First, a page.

Personal finance tips for moms
As celebration preparations are underway for Mother’s day, it is important to take some time to assess your personal financial knowledge as it is the key to establishing (or achieving) a secure future for your family – and helps ensure that you will have the means to celebrate many Mother’s Days to come.
Here’s what moms should keep in mind when it comes to personal finance:
Teaching Children the Importance of Money
There are two things we try to instill in our children that I hope they will carry on to their own families some day: the need to work and the need to save. They need to learn that things are not free and that with work can come rewards. I began working at the age of 12 in my church's nursery because I wanted my own spending money for various things such as shoes and designer jeans. As for saving, it all starts with paying an allowance for doing specific things and a piggy bank to save one-third.
Learn about Personal Finance
There are many ways to get educated about personal finance. There are numerous sources online. There are also free podcasts and free classes given at Community Colleges and various investment firms. You can find simple budgeting programs online; use them and stick to them. Too many times I have helped people in my practice do a budget only to watch them ignore it after the first month.
Spending on our Children
Many of us admit to overspending on our children. We don’t only overspend on our kids, we overspend – period. I know this may seem simple but I always ask “is this a need or a want?” Investing in needs such as books or braces is essential to your child’s future. However, upgrading your child’s smart phone to the newest generation when the current model is functioning is a want that isn't necessary. Start early teaching your children the difference between wants and needs. Help them understand priorities beginning at a very young age.
As to the question of sharing a checking and savings account with a spouse, that is a tough one. Every couple is different. To me, successful relationships are about communication and trust. If you communicate what the budget is, what you want to spend on non-essential items and agree before you write the check, why not? However if one party doesn’t communicate or has a habit of spending money earmarked for necessities, then the responsible party should have the checking and savings. My husband and I share the same checking and savings account; it works very well for us.
Saving for College or Retirement?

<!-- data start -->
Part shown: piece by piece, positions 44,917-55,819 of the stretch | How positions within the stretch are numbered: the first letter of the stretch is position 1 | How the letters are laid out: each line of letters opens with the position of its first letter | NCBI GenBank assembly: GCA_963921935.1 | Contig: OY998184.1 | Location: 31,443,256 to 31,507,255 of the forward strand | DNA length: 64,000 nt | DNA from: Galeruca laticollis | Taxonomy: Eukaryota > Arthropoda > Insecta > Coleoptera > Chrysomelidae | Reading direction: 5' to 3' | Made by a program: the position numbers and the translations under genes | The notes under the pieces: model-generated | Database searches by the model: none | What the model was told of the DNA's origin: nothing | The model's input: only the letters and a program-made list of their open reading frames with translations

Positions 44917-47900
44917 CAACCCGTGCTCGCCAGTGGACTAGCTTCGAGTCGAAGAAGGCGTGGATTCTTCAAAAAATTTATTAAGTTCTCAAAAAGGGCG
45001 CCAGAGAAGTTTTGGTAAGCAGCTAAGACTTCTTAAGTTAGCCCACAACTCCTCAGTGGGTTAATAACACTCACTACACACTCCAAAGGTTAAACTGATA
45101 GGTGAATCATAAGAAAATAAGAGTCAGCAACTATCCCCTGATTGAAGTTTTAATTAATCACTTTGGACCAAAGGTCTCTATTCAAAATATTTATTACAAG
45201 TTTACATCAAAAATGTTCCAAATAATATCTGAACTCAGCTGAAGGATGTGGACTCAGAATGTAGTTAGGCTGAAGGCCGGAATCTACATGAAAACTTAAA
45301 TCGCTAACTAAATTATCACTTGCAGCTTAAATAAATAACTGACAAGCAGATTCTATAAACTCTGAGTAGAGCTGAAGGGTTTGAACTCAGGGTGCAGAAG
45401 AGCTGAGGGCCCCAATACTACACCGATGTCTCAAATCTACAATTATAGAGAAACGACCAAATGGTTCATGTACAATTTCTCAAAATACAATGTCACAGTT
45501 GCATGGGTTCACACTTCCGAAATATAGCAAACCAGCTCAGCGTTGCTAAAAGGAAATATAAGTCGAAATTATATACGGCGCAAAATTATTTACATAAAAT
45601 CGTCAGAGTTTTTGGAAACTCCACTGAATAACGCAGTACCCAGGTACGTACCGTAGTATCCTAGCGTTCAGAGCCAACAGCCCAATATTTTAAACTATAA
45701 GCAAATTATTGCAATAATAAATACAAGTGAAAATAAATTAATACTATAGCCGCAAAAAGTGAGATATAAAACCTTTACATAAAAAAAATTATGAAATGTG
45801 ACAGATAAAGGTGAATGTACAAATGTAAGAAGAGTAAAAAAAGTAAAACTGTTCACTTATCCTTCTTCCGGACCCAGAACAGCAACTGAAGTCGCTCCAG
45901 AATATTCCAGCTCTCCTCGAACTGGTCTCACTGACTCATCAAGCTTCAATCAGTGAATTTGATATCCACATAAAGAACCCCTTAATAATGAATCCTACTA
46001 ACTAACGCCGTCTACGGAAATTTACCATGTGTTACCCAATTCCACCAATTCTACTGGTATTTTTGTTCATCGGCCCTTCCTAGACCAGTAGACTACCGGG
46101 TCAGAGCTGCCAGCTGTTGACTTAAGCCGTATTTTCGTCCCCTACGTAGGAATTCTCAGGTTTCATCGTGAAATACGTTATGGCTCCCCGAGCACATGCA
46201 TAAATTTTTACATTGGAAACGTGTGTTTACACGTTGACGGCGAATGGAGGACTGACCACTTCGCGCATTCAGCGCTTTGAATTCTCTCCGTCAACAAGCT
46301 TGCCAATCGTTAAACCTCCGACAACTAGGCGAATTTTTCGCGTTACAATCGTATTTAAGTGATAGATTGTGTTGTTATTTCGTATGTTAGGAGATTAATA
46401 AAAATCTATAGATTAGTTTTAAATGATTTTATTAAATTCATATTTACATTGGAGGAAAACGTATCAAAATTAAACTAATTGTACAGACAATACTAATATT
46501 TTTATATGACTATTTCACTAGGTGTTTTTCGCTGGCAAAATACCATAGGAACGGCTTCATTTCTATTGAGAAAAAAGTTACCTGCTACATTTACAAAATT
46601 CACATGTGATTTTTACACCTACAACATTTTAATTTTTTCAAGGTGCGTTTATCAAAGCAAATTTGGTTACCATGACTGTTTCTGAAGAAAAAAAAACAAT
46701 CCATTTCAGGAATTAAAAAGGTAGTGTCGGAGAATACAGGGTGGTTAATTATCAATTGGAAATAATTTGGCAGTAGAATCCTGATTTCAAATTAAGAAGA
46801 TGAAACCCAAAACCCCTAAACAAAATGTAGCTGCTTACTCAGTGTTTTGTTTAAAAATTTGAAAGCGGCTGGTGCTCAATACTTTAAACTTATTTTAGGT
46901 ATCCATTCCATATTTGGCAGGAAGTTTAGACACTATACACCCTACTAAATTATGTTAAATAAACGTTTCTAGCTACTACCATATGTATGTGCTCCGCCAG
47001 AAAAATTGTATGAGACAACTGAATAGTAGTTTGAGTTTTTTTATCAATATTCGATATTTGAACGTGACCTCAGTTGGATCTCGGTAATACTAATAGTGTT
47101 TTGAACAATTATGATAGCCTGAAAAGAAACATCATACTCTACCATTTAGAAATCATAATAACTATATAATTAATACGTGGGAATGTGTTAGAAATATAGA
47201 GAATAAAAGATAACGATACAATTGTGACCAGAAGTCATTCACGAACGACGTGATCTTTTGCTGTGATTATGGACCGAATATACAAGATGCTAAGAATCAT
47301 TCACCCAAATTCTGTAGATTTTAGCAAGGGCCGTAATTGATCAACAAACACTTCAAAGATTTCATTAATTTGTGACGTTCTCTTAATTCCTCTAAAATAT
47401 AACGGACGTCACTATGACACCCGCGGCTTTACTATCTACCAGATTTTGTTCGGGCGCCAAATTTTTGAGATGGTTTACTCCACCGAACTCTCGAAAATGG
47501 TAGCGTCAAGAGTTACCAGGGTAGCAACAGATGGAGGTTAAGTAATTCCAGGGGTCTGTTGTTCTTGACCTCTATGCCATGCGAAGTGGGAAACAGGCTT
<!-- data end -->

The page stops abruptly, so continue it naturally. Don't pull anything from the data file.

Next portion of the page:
Many clients fear saving for college may be at the expense of saving for retirement. The simple but perhaps not practical answer is you should save for both. If you can put money in a 529 plan and still fund your IRAs or 401ks to the max, that’s great. If not, then compromise and fund each a bit. I suggest meeting with a financial planner or go online and do a budget. See what you can afford and, just as importantly, what you will need to maintain your lifestyle in retirement. I am fairly confident that Social Security will not pay the bills when I retire, nor was it meant to. I am also fairly sure that the cost of education is not going down. So save for both.
To fund education, there are scholarships and loans available. There are even some provisions to borrow against your retirement to fund them. Please check with your tax advisor to see if this applies to you. One suggestion we give our clients is instead of spending X amount of dollars on toys or clothes for birthdays and holidays, spend half that and put the remaining balance in a savings account set aside for education.
Common Money Mistakes
There are three areas where I see moms making mistakes in regards to their personal finances. They don’t budget, they don’t follow the budget if they make one and they forget about the difference between needs and wants. Being a mom is the hardest job in the world. Raising children and instilling them with your values is tough. It’s hard enough to get one child to soccer practice, one to dance, pick up the dry cleaning and plan supper after working for eight hours. But if you can take care of your finances, there will be less stress in the family and you will be setting an example that will guide your children down the right path as they get older.
As a busy mother with a full-time job myself, I understand that it may be hard to juggle everything at once. This is where having a wealth manager can come into play. The right financial advisor would help you set clear and attainable financial goals, work with you to create a strategy to achieve those goals and keep a constant watchful eye over your portfolio.